Ebola Curfew
The Sierra Leone government is set to impose a 4-day "lockdown", in order to stop the spread of the Ebola virus, officials said on Friday. [Representational Image]Reuters

The West African nation of Sierra Leone will be in a four-day "lockdown" from 18-21 September 2014, in order to deter the advance of Ebola virus in the country.

In the duration of these four days, the citizens of Sierra Leone will not be allowed to leave their homes, explained a senior official, who works in the Office of the President of Sierra Leone.

In the duration of these four days, health workers in the country would go from house to house, checking for symptoms of the Ebola virus in all the people, in order to identify probable cases, and isolate them.

"The aggressive approach is necessary to deal with the spread of Ebola once and for all," Ibrahim Ben Kargbo, Presidential Advisor to the Ebola Task Force of Sierra Leone, told Reuters.

Theoretically, this is one way the government could successfully identify the Ebola cases in the country and isolate all of them, so that the disease does not spread any more. However, this would be a very difficult policy to implement, practically.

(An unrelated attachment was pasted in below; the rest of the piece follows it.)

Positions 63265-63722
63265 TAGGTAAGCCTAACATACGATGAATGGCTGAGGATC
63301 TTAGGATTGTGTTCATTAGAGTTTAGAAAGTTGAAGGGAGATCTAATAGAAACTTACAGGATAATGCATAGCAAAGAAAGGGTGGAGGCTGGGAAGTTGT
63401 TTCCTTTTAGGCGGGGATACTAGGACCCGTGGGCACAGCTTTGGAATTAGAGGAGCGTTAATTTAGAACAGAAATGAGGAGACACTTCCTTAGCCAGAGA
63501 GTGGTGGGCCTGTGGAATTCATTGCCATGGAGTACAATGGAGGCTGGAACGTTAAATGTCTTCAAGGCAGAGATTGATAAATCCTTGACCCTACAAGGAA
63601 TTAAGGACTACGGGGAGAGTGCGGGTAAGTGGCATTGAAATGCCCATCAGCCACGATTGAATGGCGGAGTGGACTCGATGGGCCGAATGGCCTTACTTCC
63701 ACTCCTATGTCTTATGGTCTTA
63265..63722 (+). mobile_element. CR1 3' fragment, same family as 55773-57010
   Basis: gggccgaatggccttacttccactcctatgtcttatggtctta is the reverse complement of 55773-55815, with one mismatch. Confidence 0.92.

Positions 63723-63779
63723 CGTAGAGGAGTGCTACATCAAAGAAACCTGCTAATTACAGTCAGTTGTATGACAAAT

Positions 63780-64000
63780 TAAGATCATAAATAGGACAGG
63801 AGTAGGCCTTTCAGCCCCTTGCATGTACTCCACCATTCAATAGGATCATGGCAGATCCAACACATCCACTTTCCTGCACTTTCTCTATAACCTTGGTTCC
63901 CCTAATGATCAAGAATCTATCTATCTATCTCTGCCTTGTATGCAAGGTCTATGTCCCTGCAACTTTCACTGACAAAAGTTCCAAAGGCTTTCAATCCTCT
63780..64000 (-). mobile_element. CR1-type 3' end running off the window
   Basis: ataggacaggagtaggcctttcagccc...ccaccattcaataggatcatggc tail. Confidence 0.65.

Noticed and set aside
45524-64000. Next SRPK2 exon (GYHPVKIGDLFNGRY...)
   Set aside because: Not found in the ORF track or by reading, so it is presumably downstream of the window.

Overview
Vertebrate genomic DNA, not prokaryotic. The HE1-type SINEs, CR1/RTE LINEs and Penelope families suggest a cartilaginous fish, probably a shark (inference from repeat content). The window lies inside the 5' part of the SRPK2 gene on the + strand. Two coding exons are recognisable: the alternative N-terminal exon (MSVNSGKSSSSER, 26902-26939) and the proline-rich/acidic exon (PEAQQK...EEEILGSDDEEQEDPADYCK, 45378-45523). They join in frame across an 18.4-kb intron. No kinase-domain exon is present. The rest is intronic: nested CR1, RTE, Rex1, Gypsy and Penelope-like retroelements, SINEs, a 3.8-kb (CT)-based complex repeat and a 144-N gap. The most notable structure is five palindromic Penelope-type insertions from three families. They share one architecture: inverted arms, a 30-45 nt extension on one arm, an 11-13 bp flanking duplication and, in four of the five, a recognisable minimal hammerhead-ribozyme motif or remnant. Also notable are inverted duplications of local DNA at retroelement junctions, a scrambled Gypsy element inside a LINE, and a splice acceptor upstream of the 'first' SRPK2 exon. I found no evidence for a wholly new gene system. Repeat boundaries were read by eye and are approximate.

This is because of the lack of awareness of the people of Sierra Leone, who avoid reporting their Ebola Virus Disease (EVD) symptoms to the health authorities, fearing that a trip to the hospital could end up being a death sentence. Many communities had even gone into hiding, assuming that the Ebola virus is nothing but a ploy by their government to run tests on them. Even the people who survive the virus are often shunned by the society, and fail to resume their normal lives.

The World Health Organization (WHO) has also announced on Friday that, once the safety tests are completed, the health workers in West Africa would be given Ebola vaccines. However, this process won't take off before November, as the safety tests are expected to take some time.

The Ebola outbreak in the West African countries of Guinea, Liberia, Sierra Leone, and Nigeria has killed 2,097 people, according to Reuters, and affected even more. Out of these, 491 Ebola deaths have been recorded in Sierra Leone alone. It has also been reported that around 20 health care workers have been killed by the virus.